Music Appreciation in India – A Rant (Guest Blog)

 

Sometimes, it’s easy to write an angry piece. You’re angry, but you’re in enough control to write coherently. Sometimes, though, you get so angry at something, and feel so powerless against it, that you become incoherent. You want to say too many things at the same time, and end up saying nothing (almost as if too many electrons decide to party in you head and end up repelling each other and giving you a headache). 
 
I’ve been trying to write about the state of music appreciation in the country for some time, but there has been too much anger and powerlessness in the past for me to be able to write a cogent piece on it. But, maybe it’s time to calm down just enough. 
 
Music functions on the foundation of a strange contradiction. Well, maybe not so much a contradiction as a dichotomy. It is, at once, both communal and personal. It touches you in a place that is your own and only your own, but you also need to share it with someone, in order to truly feel its power. Therefore, music must, by its very character, be something that you have the right to preferentially enjoy and share. You have the right to choose whatever music rings your bell.
 
And here’s my contention. There are a few dimensions that define music – tunes, lyrics, virtuosity, experimentation. You may not understand how someone derives entertainment from Carnatic music/heavy metal, but you can appreciate the virtuosity of the singer/instrumentalist. You may not understand how someone derives entertainment from strange sounds sampled electronically and played in a loop even, but you can appreciate the courage and the will to experiment with music. You can like classical music or not. You can like dislike ghazals and love Mozart, or the other way round. You can enjoy opera and absolutely hate old (1960s-80s) Hindi songs. Those are choices.
 
How, though, do you justify the music that, say, a Honey Singh or a Badshah makes? For all its connection to emotion, music is a science too. It needs dedication and careful deliberation to create. How are flat unmodulated tunes to misogynistic, drug-promoting lyrics good?
 
And then there are the languages. People in India just do not listen to music in languages they do not understand (or sometimes even do understand). It’s strange. There are English-speaking Indians who do not listen to English songs saying that they do not understand the lyrics. But they somehow all seem to magically understand ‘Tainu samjhawan’. Suddenly, everyone understands Punjabi. Don’t even get me started on the absolute regional gems that these people miss, purely because of their auditory myopia. Marathi, Tamil, Malayalam, Bengali, Assamese – the number of languages in which some truly beautiful songs are made is pretty much as large as the number of languages in our country. But, most of us end up listening to only Hindi and Punjabi-infused Hindi songs only. Don’t get me wrong. I’ve been listening to a song from the new season of Pakistan’s acclaimed Coke Studio sessions incessantly. It’s a Punjabi song called Paar Chanaa De. It blew my mind the first time I heard it and I haven’t been able to stop since. If you haven’t heard it, please do. It’s 11 minutes you cannot possibly regret spending.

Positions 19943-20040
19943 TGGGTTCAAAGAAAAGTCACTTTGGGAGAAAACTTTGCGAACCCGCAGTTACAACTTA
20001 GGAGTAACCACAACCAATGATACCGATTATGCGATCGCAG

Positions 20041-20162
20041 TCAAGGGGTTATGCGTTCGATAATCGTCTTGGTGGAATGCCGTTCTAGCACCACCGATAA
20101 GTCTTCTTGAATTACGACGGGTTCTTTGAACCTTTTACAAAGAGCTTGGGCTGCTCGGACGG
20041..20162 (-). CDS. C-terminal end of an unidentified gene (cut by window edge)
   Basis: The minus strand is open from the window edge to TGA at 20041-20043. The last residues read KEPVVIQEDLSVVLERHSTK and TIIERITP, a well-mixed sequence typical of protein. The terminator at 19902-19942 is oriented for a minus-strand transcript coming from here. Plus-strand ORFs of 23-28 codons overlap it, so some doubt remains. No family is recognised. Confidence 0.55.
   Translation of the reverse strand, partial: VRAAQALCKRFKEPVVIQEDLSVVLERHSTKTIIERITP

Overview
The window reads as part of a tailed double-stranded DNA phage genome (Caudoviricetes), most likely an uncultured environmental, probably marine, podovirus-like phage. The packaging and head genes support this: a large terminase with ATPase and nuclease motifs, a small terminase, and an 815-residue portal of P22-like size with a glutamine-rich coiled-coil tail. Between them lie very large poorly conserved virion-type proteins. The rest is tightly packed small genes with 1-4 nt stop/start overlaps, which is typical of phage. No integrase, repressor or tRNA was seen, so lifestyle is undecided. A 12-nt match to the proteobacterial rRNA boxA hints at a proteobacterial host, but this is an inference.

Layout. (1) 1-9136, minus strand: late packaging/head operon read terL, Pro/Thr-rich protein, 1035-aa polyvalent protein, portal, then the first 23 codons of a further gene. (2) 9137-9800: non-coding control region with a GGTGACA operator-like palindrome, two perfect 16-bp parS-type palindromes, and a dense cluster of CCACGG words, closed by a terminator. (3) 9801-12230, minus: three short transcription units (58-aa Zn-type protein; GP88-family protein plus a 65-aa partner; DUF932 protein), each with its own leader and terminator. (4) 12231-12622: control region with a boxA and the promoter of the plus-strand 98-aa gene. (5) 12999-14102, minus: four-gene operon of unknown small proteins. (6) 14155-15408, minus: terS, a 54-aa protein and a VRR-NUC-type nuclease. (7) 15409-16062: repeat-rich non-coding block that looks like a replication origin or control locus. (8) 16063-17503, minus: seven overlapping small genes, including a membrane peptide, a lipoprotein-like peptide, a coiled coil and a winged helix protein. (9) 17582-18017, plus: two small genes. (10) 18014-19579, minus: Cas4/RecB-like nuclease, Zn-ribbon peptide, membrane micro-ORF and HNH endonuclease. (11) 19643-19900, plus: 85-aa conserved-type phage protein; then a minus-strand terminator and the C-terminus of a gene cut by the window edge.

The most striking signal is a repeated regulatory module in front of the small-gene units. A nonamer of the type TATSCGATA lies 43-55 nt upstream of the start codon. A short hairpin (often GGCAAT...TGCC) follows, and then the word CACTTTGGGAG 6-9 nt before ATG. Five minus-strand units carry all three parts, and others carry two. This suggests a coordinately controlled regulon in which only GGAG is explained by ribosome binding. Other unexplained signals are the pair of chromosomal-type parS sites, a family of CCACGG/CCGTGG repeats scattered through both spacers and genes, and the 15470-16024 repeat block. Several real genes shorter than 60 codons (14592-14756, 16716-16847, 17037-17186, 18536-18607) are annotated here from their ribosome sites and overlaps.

I’m still as powerless as I’ve always been about influencing the next person’s musical preferences. The best I can do is to direct them to great music. Whether they listen to it or not is their choice. I can only hope that people get more open, and use the immense information resources they have (yes, YouTube), to discover varied and beautiful music. For now, writing this piece has been cathartic.
The following is an article written by my mentor, my moral/professional/social adviser, and above all my best friend – Anupam Das. You can find him at https://anupam375.wordpress.com/
Featured Image credits: http://www.vector-eps.com/indian-music-instruments-vectors/

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